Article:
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Isospora belli

Wednesday 21 May 2008

Isospora belli and related speces are more often seen in the small intestine than the colon. They appear as perinuclear and subnuclear intraepithelial inclusions. Sometimes, organisms can be found in the lamina propria in macrophages.

The trophozoites are round with a prominent nucleolus and the motile parasites are large and curved. Both of them are rather large and have a size comparable to the nucleus of the epithelial cells.

A vacuole around the parasite can be seen in some but not all cases. These microorganisms are positive for Giemsa stain and PAS stain. The latter feature must be used with caution as mucin droplets are also positive for PAS.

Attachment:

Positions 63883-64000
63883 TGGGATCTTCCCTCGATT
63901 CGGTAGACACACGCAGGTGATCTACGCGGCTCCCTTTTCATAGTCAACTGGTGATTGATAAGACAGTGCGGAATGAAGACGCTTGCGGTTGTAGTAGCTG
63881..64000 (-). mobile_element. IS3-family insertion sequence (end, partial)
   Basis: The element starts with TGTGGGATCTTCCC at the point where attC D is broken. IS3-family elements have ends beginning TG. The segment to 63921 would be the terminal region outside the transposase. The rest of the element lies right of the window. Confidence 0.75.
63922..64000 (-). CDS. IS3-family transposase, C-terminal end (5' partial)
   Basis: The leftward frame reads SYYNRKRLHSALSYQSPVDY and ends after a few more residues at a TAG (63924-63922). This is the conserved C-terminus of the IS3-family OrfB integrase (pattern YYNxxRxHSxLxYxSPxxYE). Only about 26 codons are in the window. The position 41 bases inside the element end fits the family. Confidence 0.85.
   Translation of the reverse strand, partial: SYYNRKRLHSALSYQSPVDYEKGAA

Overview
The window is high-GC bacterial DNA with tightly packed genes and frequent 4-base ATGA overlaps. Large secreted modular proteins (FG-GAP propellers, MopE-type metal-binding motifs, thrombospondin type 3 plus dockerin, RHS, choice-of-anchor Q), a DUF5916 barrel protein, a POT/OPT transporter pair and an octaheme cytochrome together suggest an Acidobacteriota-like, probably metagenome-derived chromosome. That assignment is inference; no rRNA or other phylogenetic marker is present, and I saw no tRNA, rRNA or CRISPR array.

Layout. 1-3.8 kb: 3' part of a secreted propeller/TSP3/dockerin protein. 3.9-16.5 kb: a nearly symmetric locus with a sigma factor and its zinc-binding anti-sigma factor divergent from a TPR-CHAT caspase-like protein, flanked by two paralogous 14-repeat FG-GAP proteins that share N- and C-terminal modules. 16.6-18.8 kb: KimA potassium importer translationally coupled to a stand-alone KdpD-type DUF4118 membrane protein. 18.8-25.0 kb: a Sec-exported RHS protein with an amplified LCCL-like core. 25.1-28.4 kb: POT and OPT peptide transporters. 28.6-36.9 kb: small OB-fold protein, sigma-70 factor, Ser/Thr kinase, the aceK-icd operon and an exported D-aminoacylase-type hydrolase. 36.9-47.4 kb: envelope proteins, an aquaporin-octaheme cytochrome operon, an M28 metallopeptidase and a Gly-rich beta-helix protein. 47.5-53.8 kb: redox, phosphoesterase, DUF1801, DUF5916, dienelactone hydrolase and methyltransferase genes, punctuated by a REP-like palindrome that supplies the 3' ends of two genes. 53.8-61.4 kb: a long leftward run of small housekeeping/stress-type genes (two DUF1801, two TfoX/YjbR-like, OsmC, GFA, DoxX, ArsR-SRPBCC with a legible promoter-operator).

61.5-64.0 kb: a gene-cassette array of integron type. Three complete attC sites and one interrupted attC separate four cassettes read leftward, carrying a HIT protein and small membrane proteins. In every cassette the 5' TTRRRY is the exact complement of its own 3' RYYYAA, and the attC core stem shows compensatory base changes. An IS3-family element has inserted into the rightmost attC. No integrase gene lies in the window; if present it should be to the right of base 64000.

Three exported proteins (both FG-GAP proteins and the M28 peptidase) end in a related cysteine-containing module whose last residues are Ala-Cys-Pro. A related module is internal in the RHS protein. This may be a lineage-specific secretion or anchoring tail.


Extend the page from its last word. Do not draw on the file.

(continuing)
Other histologic changes include villous blunting, crypt hyperplasia, and mixed inflammatory cell infiltration often associated with many eosinophils. Fibrosis of the lamina can occur in chronic cases. Infection of Isospora can be disseminated.